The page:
Each year, the IRS adjusts tax brackets for inflation and changes in the cost of living. These changes are aimed to collect the same amount of tax money from the taxpayers adjusted to the inflation rate. The IRS uses the Chained Consumer Price Index or shortly known as C-CPI to adjust income thresholds, deduction amounts, and credit values.

Tax brackets fall into four respective categories. The brackets are different for single filers, married joint filers, married separate filers, and for heads of household. However, tax rates in all four filing statuses are the same for all and there are seven different tax rates, 10%,12%, 22%, 24%, 32%, 35%, and 37%.

Here are the tax brackets for the 2019 tax year (for taxes due April 2020)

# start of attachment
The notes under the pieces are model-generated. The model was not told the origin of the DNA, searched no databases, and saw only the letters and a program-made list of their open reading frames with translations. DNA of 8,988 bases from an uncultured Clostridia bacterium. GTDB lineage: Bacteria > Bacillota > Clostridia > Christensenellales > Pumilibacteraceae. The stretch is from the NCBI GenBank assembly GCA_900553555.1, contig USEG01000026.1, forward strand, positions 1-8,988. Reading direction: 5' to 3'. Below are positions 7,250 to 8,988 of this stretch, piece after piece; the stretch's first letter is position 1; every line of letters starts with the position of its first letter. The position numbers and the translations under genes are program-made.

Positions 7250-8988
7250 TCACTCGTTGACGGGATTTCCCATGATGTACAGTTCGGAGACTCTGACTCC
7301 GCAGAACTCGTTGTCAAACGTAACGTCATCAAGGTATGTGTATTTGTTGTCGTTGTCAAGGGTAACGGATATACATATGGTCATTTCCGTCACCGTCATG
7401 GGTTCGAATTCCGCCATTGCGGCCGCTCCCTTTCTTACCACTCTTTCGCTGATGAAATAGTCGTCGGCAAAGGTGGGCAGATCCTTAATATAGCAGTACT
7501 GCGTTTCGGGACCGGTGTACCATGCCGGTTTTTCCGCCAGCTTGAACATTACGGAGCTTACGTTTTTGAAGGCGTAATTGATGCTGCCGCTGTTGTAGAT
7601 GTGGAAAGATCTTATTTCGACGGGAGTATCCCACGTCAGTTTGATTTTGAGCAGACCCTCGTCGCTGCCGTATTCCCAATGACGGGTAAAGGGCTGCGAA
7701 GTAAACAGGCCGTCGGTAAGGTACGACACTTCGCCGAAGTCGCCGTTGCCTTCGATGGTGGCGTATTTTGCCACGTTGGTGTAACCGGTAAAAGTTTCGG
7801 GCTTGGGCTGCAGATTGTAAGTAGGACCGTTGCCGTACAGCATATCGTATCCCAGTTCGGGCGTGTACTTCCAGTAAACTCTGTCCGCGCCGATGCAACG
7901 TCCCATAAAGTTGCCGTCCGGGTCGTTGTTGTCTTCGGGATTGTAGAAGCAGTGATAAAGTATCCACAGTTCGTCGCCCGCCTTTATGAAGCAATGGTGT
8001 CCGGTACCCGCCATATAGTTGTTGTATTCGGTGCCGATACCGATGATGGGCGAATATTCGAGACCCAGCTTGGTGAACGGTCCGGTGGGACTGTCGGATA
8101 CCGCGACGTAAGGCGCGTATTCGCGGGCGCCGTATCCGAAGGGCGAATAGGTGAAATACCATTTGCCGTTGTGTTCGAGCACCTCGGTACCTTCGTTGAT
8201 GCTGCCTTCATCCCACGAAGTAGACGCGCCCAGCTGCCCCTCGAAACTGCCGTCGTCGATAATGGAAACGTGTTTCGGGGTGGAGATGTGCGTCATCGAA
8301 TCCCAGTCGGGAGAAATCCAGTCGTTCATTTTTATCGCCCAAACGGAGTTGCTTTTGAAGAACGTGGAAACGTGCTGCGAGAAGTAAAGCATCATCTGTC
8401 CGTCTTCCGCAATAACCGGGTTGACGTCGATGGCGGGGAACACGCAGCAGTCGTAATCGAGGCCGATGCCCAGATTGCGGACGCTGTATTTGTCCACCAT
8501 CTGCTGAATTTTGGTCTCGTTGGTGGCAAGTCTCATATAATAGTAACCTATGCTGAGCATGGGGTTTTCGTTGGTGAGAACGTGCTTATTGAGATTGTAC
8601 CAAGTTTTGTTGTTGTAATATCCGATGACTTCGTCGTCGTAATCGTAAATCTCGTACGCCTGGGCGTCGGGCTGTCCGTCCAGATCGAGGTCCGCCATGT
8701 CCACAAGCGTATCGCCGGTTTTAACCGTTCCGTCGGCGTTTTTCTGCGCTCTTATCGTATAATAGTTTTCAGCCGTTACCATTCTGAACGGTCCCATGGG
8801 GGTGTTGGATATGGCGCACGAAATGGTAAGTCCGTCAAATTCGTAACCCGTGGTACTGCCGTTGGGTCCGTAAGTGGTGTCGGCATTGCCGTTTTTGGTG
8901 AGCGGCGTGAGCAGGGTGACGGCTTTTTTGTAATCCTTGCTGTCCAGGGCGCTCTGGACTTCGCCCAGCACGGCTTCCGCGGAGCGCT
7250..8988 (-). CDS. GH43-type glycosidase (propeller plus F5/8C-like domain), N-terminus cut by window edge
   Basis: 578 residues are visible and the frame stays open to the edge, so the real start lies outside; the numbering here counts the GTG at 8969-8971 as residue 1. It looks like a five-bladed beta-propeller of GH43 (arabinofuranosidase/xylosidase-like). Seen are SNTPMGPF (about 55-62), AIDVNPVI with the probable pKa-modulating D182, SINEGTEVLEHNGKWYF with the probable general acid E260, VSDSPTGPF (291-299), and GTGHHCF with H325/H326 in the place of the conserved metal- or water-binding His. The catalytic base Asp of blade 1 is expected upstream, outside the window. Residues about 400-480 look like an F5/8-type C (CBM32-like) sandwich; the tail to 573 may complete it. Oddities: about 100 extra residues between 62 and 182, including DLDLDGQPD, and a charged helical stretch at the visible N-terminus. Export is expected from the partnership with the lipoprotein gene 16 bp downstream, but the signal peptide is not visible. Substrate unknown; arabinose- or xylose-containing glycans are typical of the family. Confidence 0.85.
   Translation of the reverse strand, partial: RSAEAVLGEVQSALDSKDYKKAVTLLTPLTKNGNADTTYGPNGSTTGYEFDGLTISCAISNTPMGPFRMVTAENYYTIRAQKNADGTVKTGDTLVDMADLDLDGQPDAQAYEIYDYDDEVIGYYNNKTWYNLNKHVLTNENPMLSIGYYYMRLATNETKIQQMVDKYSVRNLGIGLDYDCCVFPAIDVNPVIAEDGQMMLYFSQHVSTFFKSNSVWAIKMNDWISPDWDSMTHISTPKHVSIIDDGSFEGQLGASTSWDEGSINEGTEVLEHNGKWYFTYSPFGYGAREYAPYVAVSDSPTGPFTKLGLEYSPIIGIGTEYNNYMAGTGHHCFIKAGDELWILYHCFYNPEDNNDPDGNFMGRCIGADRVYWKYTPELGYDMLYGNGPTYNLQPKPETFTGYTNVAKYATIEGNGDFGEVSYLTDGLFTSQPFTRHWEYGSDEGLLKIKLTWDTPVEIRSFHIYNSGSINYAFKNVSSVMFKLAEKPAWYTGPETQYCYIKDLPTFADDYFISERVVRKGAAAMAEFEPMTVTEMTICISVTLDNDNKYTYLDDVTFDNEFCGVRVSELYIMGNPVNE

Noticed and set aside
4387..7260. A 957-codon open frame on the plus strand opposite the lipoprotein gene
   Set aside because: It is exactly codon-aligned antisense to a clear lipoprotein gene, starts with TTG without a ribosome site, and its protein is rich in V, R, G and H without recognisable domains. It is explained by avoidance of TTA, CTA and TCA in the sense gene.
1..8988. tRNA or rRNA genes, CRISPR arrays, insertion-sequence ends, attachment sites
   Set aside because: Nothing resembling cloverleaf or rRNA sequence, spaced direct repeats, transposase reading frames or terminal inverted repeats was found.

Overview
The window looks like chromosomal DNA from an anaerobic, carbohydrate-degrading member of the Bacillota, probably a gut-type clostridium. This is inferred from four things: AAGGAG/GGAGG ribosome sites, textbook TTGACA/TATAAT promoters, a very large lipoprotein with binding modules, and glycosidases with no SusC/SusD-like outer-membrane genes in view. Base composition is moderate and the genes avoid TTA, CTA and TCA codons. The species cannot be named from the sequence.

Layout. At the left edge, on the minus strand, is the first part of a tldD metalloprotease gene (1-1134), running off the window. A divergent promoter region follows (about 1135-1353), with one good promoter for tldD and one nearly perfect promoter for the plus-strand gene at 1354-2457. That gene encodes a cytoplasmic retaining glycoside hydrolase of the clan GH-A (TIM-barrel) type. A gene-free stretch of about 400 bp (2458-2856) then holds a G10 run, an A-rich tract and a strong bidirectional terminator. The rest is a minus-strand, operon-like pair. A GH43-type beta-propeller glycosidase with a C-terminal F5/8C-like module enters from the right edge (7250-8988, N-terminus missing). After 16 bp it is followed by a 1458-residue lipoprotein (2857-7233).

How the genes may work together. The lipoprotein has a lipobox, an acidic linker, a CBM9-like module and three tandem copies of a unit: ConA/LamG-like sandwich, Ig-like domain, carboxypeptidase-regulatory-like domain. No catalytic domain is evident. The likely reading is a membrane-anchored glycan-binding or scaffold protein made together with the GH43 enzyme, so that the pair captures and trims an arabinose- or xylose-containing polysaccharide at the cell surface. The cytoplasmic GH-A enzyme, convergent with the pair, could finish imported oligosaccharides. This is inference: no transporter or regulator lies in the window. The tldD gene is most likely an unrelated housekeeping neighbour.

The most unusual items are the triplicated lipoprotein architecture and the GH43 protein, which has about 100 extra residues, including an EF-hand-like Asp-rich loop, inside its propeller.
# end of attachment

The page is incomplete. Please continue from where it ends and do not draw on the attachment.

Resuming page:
Tax RateSingle FilersMarried – Joint FilersHead of Household
10%$0 – $9,875$0-$19,750$0 – $14,100
12%
$9,876 – $40,125$19,8-751 – $80,250$14,101 – $53,700
22%$40,126 – $85,525$80,251 – $171,050$53,701 – $85,500
24%$85,526 – $163,300$171,050 – $326,600$85,501 – $163,300
32%$163,301 – $207,350
$326,601 – $414,700$163,301 – $207,350
35%$207,351 – $518,400$414,701 – $622,050$207,351 – $518,400
37%$518,401 and higher$622,050 and higher$518,401 and higher

With the adjusted tax brackets and standard deduction increase which is $12,200 for this tax year, taxpayers will pay less. Even though the elimination of personal exemptions may sound the opposite, these changes are all aimed to benefit the lower and middle-income individuals and families.

If you want to learn more about how to pay less tax and get more refunds on this year’s taxes, you might learn a few things about the changes with the help of our simplified guidelines for absolutely free of charge.

How to pay less tax in 2019 / 2020




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